Diversity, equity, and inclusion (DEI) are essential aspects of creating a positive and productive workplace environment. For the purposes of this blog, I’ll define diversity as the variety of backgrounds, perspectives, and characteristics that employees bring to the workplace. It can include differences in race, ethnicity, religion, gender, age, sexual orientation, neural diversity, and more. Equity focuses on ensuring fairness and equal opportunities for all employees, and inclusion is about creating a culture where all employees feel valued, respected, and included, regardless of their differences. As an employer, promoting DEI in the workplace reflects a commitment to social responsibility and fairness—but DEI also leads to greater success and more engaged employees. In fact, a Pew Research Study showed 56 percent of employees think DEI initiatives are a positive thing.¹
People need to feel and embrace a sense of belonging in the workplace. Studies have found that when team members feel like they belong and are valued for who they are, they are more likely to be productive and engaged in their work. Diverse and inclusive workplaces foster community and collaboration. Employees feel comfortable working together towards common goals. This encourages innovation and improved decision-making. When we are free to bring our whole selves to the workplace, we contribute the best of our talents.
Prioritizing DEI in the employee journey needs to be more than waving a flag in a particular month. It needs to be woven into the fabric of the company and its people and values itself. One simple thing that companies can do is to include pronouns in employee profiles. Another idea is to post pictures of the team. If you look more like the United Nations than a homogenous group, you are conveying your commitment to DEI.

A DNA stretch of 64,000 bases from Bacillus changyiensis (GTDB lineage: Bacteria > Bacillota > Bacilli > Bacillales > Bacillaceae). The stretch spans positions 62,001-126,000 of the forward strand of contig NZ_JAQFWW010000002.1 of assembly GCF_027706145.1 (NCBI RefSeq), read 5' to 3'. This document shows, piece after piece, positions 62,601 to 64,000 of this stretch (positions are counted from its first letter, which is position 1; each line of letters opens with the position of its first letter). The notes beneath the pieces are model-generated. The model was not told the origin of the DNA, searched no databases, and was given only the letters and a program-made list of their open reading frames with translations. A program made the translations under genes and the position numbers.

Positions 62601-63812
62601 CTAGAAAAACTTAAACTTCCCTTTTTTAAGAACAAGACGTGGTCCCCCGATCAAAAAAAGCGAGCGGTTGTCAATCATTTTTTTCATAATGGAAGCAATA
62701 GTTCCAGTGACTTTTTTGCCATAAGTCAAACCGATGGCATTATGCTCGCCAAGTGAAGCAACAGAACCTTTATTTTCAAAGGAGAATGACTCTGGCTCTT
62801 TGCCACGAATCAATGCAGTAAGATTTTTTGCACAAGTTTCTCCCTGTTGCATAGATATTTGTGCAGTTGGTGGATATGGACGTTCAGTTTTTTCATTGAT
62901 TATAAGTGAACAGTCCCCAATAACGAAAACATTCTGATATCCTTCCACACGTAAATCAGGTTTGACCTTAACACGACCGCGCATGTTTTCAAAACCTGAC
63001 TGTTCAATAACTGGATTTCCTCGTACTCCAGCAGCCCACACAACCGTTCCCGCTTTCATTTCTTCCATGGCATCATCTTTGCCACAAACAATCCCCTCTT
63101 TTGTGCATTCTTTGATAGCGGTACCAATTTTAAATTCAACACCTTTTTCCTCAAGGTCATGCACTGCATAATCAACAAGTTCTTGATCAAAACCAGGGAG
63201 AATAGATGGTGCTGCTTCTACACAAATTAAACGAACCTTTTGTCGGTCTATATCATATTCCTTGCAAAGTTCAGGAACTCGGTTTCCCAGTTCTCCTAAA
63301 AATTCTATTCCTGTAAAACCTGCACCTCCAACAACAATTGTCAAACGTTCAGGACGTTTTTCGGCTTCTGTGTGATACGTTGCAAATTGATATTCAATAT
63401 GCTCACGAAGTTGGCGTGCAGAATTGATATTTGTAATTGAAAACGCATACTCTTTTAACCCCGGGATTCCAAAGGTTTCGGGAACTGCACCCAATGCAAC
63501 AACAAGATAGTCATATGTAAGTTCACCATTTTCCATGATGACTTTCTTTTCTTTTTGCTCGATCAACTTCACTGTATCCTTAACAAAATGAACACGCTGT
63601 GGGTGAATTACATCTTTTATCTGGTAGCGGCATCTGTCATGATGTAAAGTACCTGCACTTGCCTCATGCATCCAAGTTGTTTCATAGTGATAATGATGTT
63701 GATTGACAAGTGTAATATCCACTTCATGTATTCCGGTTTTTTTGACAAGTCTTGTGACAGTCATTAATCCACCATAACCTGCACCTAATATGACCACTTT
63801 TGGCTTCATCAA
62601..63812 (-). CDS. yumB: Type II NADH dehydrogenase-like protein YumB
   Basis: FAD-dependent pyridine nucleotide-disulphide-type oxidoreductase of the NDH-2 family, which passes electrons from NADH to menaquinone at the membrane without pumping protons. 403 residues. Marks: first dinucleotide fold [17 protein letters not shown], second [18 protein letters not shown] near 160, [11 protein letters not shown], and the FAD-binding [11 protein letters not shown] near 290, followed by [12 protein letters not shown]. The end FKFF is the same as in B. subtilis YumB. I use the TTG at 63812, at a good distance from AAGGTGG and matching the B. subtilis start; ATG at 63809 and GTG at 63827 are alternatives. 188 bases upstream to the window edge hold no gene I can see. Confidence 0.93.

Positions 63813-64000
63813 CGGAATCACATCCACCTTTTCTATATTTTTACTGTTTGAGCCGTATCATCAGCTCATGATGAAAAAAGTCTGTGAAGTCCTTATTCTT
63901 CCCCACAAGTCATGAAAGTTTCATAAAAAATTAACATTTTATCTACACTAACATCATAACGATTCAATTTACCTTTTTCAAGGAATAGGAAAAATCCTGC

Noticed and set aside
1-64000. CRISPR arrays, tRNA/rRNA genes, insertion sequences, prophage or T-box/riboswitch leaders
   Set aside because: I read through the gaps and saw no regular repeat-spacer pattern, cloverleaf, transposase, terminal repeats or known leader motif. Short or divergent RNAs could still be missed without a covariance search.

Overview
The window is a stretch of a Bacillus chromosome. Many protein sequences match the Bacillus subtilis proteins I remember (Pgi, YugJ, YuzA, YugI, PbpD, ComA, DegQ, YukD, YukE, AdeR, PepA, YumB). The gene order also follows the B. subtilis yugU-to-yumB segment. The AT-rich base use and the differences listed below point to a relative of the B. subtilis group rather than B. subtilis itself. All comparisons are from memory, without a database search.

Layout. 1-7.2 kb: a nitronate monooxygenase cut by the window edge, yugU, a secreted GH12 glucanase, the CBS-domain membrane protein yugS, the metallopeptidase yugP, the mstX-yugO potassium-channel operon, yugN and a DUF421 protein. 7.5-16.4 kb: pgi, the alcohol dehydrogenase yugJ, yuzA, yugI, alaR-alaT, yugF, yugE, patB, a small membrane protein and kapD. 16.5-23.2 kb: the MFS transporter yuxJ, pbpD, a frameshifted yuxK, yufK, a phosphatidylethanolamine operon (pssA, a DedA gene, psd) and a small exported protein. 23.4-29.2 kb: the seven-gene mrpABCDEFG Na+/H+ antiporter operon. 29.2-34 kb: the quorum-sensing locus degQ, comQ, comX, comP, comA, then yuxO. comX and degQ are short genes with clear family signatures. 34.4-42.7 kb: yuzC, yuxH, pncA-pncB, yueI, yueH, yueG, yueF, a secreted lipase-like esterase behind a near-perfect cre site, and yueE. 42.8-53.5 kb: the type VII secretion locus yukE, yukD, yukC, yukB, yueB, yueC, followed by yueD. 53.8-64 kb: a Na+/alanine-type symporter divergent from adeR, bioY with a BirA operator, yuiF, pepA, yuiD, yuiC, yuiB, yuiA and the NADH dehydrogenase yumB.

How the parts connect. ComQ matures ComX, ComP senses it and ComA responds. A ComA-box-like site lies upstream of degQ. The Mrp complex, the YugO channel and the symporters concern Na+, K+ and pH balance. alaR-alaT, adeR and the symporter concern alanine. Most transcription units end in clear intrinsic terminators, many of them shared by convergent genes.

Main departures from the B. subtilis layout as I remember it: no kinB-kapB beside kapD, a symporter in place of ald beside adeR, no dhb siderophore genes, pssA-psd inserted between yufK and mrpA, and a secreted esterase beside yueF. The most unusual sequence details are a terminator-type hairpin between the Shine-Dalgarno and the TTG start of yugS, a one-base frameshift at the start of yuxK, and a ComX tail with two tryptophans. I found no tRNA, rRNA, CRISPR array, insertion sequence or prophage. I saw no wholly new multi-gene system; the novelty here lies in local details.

When people have to hold back or are overly concerned about aspects of their life needing to stay hidden, they’re unable to perform to their full capabilities. DEI is one of those ways to be understanding and respectful of who people are so they can bring their whole selves and be able to perform when it’s critical instead of worrying about background noise. Being frank, anyone who thinks that diversity is a problem doesn’t understand their own genealogy.
The goal of DEI initiatives is not just to meet legal requirements, but to create a thriving, inclusive workplace where every employee can reach their full potential. An employer’s efforts should be ongoing and adaptive, as workplace dynamics and societal norms continue to change and evolve. This will require commitment and full support from top leadership. Leaders must set the tone by advocating for diversity and modeling inclusive behaviors.
In the end, I am ever aware that business is about results. McKinsey has found that diverse companies have greater profitability. In fact, as much as 33 percent more profitable.² Regardless of the changes to affirmative action and some of the hot-button social issues of our times, employees want to work for companies that reflect their own commitment to diversity, and this nearly always results in better professional results.
Variety is the spice of life. It’s also the formula for success in business.
¹ https://www.pewresearch.org/social-trends/2023/05/17/diversity-equity-and-inclusion-in-the-workplace/, accessed September 2, 2023.